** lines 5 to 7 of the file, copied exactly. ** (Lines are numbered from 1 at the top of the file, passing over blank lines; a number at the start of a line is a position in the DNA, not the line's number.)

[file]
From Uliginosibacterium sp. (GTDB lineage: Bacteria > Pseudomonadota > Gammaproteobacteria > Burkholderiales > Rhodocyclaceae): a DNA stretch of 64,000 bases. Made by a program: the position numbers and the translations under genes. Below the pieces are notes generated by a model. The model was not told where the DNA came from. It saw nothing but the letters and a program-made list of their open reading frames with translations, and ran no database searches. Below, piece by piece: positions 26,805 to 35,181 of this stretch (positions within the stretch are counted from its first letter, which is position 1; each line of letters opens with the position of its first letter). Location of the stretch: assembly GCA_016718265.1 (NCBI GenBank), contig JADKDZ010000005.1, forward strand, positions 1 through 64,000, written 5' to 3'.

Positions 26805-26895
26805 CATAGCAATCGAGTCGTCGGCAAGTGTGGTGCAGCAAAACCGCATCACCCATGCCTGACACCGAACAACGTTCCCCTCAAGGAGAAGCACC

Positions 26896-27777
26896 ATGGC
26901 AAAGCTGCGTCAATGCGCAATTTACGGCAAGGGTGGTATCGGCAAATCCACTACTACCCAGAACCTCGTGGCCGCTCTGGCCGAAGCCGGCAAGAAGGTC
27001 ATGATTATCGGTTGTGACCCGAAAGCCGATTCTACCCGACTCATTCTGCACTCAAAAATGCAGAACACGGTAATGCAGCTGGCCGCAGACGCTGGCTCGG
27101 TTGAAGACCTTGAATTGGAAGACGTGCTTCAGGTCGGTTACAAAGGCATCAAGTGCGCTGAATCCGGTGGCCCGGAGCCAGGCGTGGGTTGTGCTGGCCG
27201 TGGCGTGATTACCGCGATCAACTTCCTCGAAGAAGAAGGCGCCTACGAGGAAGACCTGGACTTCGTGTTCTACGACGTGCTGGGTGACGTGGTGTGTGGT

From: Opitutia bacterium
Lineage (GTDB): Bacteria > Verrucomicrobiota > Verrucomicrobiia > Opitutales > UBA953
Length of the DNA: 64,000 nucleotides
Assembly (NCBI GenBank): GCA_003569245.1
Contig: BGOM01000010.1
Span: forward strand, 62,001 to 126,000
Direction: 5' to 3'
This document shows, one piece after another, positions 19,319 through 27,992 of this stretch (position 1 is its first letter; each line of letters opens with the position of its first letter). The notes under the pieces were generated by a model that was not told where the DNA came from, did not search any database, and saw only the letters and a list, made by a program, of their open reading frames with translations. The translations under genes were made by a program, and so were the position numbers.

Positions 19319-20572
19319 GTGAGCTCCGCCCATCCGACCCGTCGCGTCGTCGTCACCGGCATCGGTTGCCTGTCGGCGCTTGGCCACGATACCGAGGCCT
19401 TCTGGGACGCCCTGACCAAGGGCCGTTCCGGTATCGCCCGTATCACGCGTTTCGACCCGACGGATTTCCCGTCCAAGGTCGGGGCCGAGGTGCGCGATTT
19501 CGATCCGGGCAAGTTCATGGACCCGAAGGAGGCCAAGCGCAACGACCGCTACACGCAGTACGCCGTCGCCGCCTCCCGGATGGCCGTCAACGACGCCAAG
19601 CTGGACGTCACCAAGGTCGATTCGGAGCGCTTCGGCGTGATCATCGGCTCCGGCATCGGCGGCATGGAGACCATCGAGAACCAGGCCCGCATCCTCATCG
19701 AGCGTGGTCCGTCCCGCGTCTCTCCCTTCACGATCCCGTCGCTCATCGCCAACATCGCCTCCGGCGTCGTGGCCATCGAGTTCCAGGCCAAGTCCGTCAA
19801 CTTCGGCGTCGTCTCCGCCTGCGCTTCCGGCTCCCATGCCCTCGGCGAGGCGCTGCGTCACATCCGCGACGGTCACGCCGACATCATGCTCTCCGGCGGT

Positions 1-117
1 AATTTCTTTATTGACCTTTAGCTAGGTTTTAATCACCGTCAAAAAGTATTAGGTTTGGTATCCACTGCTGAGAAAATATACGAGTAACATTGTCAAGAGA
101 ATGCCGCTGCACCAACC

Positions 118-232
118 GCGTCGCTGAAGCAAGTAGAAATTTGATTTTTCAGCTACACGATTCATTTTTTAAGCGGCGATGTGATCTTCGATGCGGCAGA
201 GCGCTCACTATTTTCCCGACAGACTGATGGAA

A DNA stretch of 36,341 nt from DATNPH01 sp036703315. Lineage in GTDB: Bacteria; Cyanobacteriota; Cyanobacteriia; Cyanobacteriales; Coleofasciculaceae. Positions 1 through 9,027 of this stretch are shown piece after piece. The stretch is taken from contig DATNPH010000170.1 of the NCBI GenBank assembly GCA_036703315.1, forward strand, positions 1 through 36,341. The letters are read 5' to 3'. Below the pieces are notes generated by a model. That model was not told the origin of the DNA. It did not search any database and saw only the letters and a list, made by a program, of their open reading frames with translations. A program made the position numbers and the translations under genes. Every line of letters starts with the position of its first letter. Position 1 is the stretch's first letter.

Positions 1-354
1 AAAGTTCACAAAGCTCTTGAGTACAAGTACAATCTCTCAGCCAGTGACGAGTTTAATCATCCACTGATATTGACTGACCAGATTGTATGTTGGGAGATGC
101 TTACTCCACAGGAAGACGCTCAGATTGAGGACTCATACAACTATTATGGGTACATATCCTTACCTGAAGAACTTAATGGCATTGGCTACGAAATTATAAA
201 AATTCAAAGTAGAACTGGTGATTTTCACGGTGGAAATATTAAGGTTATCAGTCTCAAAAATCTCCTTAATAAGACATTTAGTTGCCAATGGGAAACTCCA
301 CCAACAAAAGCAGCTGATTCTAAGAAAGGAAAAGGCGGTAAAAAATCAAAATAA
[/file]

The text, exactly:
26896 ATGGC
26901 AAAGCTGCGTCAATGCGCAATTTACGGCAAGGGTGGTATCGGCAAATCCACTACTACCCAGAACCTCGTGGCCGCTCTGGCCGAAGCCGGCAAGAAGGTC
27001 ATGATTATCGGTTGTGACCCGAAAGCCGATTCTACCCGACTCATTCTGCACTCAAAAATGCAGAACACGGTAATGCAGCTGGCCGCAGACGCTGGCTCGG